laissez-faire(redirected from Laissez faire, laissez passer)
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A term describing an economic theory that promotes government non-intervention. Laissez-faire theory states that most government interventions make an economy less efficient and hamper growth. According to this, government ought to restrict itself to safeguarding the right to private property. In its extreme form, it is opposed to any law limiting economic activities short of theft or extortion. Laissez-faire economists are philosophically opposed to minimum wages, protectionism, antitrust laws, and most laws intended to benefit workers at the expense of employers. Proponents of laissez-faire economics argue that it benefits employers and workers alike. For example, a man may open a mechanic shop to make money for himself, but, in the process of doing so, he may hire otherwise unemployed mechanics and service otherwise broken cars, which then facilitates business for the rest of the community. If there were environmental or wage restrictions on his business, however, he might not hire as many employees and may not start the mechanic shop at all. Critics of the theory contend that its benefits are overstated and that a laissez-faire structure without regulation lends itself to the creation of bubbles, which harms both businesses and their employees. See also: Reaganomics, Invisible Hand, Keynesian economics, Marxism, Regulation.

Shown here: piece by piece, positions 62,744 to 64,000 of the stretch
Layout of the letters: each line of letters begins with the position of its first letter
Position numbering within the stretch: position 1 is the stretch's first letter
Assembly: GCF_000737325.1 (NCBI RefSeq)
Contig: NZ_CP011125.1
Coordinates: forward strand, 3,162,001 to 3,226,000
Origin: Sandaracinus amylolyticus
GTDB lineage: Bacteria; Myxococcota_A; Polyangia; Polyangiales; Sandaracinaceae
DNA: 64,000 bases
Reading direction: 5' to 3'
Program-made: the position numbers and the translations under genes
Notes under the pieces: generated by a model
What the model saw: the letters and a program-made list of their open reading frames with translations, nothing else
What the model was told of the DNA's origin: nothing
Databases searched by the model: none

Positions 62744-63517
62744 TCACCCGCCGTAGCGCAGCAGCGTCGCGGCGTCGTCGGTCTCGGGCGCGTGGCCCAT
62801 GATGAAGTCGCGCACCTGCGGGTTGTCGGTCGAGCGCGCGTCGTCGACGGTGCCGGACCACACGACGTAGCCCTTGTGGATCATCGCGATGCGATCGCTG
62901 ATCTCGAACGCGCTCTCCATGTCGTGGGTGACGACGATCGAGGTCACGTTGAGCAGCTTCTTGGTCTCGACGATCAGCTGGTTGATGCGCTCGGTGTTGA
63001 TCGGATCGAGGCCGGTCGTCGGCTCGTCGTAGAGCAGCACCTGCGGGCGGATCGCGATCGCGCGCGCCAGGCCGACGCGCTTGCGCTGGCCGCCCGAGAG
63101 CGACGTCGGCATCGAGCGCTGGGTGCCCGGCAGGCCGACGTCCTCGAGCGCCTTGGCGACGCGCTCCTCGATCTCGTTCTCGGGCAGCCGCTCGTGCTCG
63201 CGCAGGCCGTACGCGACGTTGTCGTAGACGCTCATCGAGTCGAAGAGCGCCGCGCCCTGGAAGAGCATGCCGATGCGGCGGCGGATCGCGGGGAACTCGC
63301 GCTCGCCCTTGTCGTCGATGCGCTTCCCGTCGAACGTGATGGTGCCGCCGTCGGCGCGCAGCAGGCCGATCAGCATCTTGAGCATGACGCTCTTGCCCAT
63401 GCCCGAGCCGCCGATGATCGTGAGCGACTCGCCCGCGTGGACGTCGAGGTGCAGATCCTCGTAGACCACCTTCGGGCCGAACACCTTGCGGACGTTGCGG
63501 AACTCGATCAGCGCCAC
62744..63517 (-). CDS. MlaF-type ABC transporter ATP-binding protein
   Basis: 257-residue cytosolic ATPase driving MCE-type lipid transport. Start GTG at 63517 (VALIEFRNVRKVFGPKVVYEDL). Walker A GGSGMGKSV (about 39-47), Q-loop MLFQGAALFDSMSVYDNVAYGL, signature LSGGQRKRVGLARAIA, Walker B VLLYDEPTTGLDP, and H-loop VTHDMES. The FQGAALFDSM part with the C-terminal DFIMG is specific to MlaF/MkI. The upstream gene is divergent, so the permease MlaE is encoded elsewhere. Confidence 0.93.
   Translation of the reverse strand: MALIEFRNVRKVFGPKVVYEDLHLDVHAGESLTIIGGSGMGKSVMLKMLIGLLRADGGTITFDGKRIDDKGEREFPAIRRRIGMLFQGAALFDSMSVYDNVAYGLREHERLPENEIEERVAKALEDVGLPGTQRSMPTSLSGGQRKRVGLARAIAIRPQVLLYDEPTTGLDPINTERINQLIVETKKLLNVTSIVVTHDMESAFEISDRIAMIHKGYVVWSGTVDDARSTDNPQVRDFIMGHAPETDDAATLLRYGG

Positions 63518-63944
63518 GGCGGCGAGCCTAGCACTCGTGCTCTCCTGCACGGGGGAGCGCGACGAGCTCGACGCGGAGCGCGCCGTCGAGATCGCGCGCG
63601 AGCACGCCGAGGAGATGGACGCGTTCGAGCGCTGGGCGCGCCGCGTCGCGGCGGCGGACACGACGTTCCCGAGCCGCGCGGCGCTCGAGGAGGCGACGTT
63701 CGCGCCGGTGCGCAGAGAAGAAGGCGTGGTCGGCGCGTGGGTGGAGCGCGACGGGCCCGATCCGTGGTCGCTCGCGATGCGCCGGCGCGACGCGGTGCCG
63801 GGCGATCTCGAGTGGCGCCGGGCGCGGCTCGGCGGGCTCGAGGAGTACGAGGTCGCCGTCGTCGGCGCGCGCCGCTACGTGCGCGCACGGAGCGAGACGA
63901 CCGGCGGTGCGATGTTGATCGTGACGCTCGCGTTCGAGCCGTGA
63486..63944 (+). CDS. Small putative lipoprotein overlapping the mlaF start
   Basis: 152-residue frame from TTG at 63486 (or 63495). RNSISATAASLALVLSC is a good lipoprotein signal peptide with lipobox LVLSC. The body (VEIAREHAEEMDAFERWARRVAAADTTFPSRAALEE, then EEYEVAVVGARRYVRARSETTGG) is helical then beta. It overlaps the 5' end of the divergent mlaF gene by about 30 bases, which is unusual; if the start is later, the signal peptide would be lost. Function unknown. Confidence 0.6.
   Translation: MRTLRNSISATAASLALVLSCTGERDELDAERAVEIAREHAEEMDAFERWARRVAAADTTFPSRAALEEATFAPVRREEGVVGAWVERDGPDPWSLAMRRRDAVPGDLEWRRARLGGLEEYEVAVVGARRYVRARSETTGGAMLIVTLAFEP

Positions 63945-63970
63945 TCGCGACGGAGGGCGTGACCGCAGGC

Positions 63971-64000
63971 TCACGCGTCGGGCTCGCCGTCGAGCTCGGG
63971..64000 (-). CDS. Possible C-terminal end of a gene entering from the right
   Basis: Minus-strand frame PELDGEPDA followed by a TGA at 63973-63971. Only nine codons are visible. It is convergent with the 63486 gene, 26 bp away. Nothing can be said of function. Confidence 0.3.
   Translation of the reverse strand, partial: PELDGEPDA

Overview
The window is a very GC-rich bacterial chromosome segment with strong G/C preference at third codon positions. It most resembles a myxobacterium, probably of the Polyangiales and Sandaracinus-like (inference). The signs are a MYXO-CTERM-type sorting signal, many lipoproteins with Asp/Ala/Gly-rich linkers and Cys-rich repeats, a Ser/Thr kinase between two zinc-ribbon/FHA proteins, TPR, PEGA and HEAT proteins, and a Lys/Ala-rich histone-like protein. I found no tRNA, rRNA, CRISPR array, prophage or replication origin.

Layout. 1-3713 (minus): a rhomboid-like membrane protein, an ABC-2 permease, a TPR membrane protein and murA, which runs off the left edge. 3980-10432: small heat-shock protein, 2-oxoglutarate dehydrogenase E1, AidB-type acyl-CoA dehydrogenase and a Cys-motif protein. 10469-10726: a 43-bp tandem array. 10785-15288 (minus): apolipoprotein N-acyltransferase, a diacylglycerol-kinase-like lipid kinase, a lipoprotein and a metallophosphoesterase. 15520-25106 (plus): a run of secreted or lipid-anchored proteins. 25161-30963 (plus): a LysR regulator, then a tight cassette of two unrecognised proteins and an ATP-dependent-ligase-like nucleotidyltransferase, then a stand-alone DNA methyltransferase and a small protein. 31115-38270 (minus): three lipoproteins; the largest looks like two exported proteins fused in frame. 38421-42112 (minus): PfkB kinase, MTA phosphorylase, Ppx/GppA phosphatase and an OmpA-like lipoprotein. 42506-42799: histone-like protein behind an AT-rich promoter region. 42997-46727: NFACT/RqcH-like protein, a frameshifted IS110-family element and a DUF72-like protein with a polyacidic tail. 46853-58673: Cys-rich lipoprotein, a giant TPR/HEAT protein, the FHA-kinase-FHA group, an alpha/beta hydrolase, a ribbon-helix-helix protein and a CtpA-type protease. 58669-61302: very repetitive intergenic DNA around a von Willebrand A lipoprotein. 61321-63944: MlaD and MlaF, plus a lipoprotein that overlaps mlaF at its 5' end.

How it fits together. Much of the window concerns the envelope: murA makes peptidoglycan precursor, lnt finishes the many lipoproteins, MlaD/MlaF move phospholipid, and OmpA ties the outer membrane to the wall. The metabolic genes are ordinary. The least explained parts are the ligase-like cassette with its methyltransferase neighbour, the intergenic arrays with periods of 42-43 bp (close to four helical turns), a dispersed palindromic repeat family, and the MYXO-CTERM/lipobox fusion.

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Of, relating to, or being an economy devoid of government interference.
Wall Street Words: An A to Z Guide to Investment Terms for Today's Investor by David L. Scott. Copyright © 2003 by Houghton Mifflin Company. Published by Houghton Mifflin Company. All rights reserved. All rights reserved.
laissez-fairean economic doctrine that emphasizes the superiority of‘free’ markets (see PRICE SYSTEM) over state regulation of individual markets and of the economy in general. Proponents of laissez-faire argue that a PRIVATE-ENTERPRISE ECONOMY will achieve a more efficient allocation and use of scarce economic resources and greater economic growth than will a CENTRALLY PLANNED ECONOMY where the government owns and directs the use of resources. This inference is based on the rationale that private ownership of resources and maximum freedom to deploy these resources in line with profit signals will create strong incentives to work hard and take risks. State bureaucracies, on the other hand, can tend to stifle enterprise and initiative. See CLASSICAL ECONOMICS, RATIONALIZATION, PRIVATIZATION.
Collins Dictionary of Economics, 4th ed. © C. Pass, B. Lowes, L. Davies 2005